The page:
Wednesday, February 22, 2012

Book 90, Iran: "Deliverance from Error" and "The Beginning of Guidance" by al-Ghazali

This slim little volume took longer than I thought. But that's okay; I think I actually like Al-Ghazali. He's an oddly modern thinker, rationalist even in his irrationalities.

While the divine/human mind that wrote the Quran is obsessed with hellfire, Al-Ghazali's more interested in the very idea of the Truth. In Deliverance from Error, he explains that he's unwilling to accept proof via miracles: no point is proven through magic tricks of turning stones into gold or rods into serpents. He's smart enough to point out that the Faithful must not dismiss their ideas of infidel philosophers in the realms of natural science, logic, even ethics.

Of course he's silly sometimes: he claims the Greek thinkers are fundamentally flawed because they weren't Muslim; he warns that only the elites should be allowed to access their ideas. I fucking love his imagery here, though:

"It is only the simple villager, not the experienced money-changer, who is made to abstain from dealings with the counterfeiter. It is not the strong swimmer who is kept back from the shore, but the clumsy amateur; not the accomplished snake-charmer who is barred from touching the snake, but the ignorant boy."

Oh, and one of his counter-arguments for complete dependence on natural philosophy is the inductively proven usefulness of magic squares in aiding childbirth.

Yet it's these very imperfections which draw me in as a reader: the knowledge that this religious writer is fallible, is fundamentally human. He charts his own philosophical and spiritual development in this text, acknowledging that rationality can only take one so far and thus the necessity for mysticism - a paradoxical situation he has to live with.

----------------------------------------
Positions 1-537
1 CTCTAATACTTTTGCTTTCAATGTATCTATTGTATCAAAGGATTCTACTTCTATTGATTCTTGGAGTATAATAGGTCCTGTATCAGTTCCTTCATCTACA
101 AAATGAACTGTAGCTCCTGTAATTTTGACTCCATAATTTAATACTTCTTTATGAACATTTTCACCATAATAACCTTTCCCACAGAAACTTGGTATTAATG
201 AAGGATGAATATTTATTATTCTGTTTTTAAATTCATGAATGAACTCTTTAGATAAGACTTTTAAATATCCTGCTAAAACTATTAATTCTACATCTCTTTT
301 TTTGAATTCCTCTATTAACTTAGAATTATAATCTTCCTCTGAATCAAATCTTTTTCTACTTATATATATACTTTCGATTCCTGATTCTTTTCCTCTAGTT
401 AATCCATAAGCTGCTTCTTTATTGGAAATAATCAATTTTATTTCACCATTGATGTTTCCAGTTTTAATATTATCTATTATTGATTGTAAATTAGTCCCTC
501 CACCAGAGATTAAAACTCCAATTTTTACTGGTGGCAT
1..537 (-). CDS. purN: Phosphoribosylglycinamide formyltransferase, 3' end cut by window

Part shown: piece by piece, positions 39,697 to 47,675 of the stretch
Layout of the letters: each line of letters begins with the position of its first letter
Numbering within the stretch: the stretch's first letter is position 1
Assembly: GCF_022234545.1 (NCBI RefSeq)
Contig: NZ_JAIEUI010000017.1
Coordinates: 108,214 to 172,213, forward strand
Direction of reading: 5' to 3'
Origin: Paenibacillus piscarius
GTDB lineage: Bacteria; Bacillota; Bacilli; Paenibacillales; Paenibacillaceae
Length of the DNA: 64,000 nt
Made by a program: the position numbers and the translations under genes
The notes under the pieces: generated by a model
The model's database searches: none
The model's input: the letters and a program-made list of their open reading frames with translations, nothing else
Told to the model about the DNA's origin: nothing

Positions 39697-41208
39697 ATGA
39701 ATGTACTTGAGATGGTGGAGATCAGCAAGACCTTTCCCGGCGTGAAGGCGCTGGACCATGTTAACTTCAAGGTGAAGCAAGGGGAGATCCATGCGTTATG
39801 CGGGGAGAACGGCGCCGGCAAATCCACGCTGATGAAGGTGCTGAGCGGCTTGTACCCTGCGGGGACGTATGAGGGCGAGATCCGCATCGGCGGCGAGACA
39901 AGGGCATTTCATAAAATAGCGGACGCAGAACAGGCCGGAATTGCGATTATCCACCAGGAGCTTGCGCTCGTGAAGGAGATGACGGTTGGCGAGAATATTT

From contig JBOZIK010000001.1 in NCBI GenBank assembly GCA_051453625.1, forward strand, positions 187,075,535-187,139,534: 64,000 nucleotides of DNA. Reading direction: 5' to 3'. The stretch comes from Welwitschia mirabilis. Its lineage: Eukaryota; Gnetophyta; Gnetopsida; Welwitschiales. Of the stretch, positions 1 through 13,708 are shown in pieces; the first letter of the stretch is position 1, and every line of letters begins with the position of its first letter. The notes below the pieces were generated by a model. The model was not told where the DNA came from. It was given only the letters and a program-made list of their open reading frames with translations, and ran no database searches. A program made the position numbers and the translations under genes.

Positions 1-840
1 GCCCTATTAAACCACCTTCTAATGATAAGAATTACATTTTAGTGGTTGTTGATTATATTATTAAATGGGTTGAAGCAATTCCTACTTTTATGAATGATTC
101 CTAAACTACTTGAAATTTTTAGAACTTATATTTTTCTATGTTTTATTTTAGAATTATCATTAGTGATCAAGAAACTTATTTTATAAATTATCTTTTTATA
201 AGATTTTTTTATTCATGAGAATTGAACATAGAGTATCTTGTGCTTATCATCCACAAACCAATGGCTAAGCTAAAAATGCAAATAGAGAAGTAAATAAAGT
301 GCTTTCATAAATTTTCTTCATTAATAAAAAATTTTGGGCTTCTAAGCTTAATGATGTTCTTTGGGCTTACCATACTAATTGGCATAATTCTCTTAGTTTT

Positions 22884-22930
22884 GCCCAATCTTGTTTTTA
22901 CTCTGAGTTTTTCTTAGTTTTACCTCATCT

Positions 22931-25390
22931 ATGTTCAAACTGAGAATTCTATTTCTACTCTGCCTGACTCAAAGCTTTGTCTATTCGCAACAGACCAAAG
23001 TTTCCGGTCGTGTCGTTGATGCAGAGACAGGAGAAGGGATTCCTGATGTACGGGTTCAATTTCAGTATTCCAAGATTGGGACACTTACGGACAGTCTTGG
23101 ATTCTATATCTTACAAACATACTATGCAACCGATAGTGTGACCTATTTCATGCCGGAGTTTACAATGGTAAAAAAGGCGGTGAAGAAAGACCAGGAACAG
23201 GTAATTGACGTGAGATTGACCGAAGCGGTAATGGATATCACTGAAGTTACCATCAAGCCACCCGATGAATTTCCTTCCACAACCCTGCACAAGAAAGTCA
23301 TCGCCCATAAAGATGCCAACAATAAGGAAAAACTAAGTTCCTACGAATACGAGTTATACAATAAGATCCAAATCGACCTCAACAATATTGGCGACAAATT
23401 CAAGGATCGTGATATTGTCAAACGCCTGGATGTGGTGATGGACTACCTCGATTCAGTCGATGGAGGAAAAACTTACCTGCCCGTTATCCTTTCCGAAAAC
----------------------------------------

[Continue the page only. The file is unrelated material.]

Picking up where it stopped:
And that fallibility, that very idiosyncrasy, is what makes his commandments in The Beginning of Guidance more charming than ridiculous. It's here that he lays out strict rules for ablutions before prayer, for going to the toilet (never in front of others, step into the room left foot first and exit right foot first, and wipe your cock an odd number of times on a stone).

It's here that he warns against lying, backbiting, cursing, and most important of all, hypocrisy. If every Muslim followed what he prescribed, they'd be saints even to our secular eyes - always turning the other cheek, never judging lest they themselves be judged. It's also here that he advocates moderation in all things, propriety at prayers and in conversation, and naturally respect for elders. It's like he's the reincarnation of Confucius or something.

So I've read two religious texts in a row! Never let it be said that I'm anti-faith, my dears.

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Representative quote: Beware of association with the learned men of this time, especially those occupied with controversial topics and intellectual disputes. Beware of them; because of their jealousy they wait for you to fall into ill-fortune, imagine various things concerning you, and behind your back make signs with their eyes among themselves while enumerating your faults when they meet together so that sometimes in their anger they confront you with these faults during their rivalries. They do not forgive your faults or slips; nor do they hide your private matters which should be kept hidden. They make an account with you even in the most negligible matter, and they envy you inn everything, small or great. They instigate your friends against you by slandering, spreading false information, and lies. If they are pleased with you they show it through servile flattery; if they are angry with you they are quietly stupid. On their bodies they wear beautiful clothes, but their minds are wolves. This is a judgement based on clear observation of most of them except those whom God (exalted is He!) has protected. Companionship with them is a loss, and association with them is to be forsaken.

Next book: Khaled Hosseini's The Kite Runner, from Afghanistan.

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